Many stillbirths happen because the placenta isn’t working properly. When this happens, the baby can’t get all of the oxygen and nutrients it needs to survive and grow in the womb. If we had a way of telling when the placenta stops working normally, we could stop stillbirths from happening by delivering the baby early.
The PAPPO study has been reviewing past research to see if measuring 'markers' that give clues about how well the placenta is working can help predict, and stop, stillbirth. Because very few large studies have been done, there wasn’t enough evidence to tell if measuring these markers can improve a baby’s chances.
However, we haven’t given up, and are still looking for tests that can accurately predict stillbirth. Looking at data from 65 studies, we are trying to find out which tests work best to predict when a baby will be stillborn. So far, most tests weren’t very accurate, and couldn’t always tell when the placenta wasn’t working.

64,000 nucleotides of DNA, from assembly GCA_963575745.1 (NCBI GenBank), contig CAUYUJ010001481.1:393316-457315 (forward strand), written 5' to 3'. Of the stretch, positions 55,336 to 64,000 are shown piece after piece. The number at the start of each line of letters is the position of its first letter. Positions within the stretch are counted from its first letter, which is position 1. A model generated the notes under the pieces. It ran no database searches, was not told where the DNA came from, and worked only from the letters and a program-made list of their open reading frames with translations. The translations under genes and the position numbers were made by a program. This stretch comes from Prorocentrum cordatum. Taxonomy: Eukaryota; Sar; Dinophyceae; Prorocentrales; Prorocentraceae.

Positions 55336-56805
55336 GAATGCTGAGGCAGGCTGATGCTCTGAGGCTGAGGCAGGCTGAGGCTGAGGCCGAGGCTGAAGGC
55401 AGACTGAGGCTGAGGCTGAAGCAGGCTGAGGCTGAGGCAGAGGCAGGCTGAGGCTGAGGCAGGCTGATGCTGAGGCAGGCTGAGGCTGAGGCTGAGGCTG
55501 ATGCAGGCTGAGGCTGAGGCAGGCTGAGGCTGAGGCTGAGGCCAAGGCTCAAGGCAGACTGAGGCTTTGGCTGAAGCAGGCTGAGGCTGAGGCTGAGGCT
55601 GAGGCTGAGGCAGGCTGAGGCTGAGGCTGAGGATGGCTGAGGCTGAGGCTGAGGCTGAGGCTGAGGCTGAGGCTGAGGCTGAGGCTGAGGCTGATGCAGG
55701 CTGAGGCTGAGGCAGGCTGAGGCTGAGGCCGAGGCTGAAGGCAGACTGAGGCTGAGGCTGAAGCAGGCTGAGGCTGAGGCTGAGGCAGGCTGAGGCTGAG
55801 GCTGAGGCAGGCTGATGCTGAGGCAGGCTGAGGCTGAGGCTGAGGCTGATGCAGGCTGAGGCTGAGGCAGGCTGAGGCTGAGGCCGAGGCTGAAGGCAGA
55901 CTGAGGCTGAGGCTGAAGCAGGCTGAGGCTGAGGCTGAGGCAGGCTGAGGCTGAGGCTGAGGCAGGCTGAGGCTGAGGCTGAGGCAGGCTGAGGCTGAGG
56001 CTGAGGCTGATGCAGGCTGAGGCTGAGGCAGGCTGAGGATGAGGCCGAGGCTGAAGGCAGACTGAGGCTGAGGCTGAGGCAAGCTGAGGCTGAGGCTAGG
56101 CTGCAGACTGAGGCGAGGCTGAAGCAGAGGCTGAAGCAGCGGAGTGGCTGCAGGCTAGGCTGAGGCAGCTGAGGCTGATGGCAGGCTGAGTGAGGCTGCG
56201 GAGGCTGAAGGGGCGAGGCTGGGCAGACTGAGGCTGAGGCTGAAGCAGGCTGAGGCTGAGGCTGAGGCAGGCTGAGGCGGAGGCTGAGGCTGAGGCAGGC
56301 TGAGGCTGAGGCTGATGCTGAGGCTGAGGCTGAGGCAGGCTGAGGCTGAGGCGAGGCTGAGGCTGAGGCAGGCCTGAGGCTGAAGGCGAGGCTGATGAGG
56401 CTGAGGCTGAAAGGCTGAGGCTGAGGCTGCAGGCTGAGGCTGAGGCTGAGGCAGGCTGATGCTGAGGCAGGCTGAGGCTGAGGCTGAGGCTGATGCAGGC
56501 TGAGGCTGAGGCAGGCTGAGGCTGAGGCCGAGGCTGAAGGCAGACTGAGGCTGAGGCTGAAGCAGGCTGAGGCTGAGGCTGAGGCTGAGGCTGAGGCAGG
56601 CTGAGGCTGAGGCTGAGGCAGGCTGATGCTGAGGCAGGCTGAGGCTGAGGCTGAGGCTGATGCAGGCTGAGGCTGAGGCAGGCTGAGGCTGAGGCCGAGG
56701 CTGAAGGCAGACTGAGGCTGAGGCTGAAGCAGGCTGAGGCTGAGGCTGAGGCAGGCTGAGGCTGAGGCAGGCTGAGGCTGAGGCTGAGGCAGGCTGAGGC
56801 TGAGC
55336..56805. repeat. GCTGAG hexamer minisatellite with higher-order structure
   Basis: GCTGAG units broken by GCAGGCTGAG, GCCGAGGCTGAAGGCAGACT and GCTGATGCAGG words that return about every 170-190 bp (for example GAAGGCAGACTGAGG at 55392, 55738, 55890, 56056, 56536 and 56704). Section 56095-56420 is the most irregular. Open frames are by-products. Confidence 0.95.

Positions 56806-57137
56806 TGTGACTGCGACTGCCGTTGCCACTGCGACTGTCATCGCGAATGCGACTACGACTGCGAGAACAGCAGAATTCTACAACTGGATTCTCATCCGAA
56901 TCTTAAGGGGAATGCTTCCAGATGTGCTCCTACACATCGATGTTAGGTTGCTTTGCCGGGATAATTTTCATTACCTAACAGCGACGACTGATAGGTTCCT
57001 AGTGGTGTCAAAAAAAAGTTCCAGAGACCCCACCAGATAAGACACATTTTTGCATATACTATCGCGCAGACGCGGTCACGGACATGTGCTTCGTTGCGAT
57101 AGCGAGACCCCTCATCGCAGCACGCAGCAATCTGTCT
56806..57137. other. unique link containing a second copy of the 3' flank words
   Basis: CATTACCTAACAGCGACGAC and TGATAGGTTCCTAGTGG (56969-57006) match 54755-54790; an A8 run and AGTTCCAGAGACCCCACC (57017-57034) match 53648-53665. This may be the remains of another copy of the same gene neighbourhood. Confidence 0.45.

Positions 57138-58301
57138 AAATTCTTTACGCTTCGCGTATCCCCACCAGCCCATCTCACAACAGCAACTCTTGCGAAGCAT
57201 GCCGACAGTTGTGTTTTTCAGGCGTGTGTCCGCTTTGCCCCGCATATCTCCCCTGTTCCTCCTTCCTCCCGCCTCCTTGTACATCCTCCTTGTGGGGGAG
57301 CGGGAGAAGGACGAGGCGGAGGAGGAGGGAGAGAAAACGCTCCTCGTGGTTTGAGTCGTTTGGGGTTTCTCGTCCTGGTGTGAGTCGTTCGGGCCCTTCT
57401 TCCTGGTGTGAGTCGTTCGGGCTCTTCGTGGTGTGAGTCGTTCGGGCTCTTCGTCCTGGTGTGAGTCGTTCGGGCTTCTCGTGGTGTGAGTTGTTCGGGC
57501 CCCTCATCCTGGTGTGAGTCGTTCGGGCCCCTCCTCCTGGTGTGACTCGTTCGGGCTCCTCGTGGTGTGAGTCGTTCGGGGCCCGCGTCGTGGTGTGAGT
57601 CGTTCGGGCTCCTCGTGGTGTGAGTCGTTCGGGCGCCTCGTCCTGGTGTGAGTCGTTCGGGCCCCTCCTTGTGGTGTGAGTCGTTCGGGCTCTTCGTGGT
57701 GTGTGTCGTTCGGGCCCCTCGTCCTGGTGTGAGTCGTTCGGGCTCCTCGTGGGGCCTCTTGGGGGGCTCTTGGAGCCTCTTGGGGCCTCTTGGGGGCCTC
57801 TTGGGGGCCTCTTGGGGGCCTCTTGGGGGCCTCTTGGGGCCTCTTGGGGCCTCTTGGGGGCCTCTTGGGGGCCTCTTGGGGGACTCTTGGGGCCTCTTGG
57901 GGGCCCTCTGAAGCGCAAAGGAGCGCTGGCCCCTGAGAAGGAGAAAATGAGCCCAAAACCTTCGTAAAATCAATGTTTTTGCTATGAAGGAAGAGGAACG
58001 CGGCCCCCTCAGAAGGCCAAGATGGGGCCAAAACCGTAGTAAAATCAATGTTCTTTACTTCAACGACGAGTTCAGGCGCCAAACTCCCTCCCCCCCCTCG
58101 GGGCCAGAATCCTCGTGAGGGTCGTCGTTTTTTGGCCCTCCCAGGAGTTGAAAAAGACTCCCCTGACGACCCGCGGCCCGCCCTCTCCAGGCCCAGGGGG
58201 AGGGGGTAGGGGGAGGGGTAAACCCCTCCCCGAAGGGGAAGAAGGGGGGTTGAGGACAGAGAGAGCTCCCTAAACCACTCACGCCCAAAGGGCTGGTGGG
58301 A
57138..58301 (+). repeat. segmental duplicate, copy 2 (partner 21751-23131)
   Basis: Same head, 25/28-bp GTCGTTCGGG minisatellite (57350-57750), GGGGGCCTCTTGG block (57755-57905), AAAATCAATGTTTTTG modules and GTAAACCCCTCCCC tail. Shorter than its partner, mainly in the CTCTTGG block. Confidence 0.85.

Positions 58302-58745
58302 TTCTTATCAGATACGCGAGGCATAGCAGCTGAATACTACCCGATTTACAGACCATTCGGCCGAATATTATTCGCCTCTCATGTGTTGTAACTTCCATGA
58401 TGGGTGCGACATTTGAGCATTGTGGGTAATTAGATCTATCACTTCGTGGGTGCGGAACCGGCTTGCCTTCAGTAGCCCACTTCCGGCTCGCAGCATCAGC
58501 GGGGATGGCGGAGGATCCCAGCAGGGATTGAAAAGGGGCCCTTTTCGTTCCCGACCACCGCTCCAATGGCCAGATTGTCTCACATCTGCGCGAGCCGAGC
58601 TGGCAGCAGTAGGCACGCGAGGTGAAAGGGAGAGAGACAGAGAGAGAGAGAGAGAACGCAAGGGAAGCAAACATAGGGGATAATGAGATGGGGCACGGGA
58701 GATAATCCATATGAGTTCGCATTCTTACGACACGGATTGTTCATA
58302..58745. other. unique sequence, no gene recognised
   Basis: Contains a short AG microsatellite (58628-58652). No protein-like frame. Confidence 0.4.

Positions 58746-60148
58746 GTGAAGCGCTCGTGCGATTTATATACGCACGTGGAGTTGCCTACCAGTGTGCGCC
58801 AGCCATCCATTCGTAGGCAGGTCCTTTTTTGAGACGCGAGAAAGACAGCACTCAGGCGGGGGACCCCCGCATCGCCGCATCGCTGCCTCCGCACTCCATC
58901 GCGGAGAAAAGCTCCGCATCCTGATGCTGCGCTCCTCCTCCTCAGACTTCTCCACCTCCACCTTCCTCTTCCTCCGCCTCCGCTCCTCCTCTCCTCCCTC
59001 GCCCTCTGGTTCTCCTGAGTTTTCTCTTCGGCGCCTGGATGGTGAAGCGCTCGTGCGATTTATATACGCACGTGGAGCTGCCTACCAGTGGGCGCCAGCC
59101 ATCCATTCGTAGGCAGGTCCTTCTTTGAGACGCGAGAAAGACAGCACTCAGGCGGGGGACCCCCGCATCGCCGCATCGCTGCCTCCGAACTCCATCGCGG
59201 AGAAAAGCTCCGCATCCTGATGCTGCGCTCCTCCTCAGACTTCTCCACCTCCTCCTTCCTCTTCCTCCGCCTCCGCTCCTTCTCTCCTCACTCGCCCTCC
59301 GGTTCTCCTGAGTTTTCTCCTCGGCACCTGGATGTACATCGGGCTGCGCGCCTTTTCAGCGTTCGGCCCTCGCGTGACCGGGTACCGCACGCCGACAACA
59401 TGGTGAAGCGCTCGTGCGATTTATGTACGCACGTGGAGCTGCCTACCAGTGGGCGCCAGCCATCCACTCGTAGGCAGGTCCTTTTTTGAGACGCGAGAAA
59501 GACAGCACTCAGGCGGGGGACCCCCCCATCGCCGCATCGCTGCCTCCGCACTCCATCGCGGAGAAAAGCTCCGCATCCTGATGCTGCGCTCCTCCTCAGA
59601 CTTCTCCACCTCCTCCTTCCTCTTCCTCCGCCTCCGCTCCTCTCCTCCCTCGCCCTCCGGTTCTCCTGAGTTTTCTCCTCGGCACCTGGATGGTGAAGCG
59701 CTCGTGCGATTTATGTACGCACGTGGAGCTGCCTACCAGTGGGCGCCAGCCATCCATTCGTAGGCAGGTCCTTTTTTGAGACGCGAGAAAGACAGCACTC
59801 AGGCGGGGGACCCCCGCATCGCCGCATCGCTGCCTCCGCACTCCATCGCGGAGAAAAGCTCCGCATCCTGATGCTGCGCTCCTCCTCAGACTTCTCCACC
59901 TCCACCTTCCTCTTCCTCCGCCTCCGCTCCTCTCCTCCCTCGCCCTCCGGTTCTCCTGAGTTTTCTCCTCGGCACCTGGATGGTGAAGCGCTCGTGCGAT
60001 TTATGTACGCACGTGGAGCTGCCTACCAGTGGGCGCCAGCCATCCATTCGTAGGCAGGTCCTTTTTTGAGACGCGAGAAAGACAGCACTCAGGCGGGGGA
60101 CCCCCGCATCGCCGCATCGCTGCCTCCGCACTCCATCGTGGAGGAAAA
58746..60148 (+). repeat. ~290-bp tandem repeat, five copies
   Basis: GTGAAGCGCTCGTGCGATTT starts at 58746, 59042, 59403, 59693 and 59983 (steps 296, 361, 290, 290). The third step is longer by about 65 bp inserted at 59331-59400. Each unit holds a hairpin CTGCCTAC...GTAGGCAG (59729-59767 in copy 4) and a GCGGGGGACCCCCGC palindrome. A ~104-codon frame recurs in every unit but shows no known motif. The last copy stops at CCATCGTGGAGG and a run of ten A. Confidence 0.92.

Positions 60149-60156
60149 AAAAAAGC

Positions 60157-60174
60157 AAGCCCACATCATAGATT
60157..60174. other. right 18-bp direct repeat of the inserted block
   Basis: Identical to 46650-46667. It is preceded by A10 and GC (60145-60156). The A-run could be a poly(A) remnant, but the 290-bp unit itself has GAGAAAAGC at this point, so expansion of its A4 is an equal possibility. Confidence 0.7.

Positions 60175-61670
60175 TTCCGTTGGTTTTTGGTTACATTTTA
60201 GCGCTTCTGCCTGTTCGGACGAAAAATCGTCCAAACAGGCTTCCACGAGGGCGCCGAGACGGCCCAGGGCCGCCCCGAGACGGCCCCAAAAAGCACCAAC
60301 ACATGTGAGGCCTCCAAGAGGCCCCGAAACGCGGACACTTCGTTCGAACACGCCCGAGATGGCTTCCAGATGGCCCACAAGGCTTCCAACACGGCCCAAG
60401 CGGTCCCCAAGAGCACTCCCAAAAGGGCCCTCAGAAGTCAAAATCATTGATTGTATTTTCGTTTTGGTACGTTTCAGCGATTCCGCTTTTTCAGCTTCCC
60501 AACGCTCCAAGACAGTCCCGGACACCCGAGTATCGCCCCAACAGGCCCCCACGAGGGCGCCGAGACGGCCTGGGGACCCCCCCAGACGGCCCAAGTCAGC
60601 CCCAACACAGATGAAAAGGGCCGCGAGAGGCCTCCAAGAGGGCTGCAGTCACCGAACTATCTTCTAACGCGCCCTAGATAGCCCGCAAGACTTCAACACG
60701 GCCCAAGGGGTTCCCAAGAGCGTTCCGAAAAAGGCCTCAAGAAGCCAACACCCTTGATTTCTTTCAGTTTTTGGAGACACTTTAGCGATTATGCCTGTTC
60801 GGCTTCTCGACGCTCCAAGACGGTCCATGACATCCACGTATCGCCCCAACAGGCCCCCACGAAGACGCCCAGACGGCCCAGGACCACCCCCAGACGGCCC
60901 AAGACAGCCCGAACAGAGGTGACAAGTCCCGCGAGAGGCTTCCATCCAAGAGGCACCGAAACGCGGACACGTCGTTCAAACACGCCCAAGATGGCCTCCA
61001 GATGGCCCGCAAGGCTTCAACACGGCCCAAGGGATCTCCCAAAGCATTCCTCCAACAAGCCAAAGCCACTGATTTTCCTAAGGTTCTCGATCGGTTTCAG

We will carry on researching these tests in a group of 660 women in late pregnancy whose babies are not moving as much as normal: the FEMINA3 study. We hope that this research will help us understand how to tell when the placenta isn’t working properly. Then, we can find babies at risk of stillbirth as early as possible, and take action to give them a better chance of survival.
Dr Alexander Heazell, Dr Melissa Whitworth, Dr Clare Davenport, Professor Lelia Duley, Professor Jim Thornton, Professor Alan Montgomery, Professor Tracey RobertsHide details
This study takes place in a Tommy's centre and is funded by Tommy's and the National Institute for Health ResearchHide details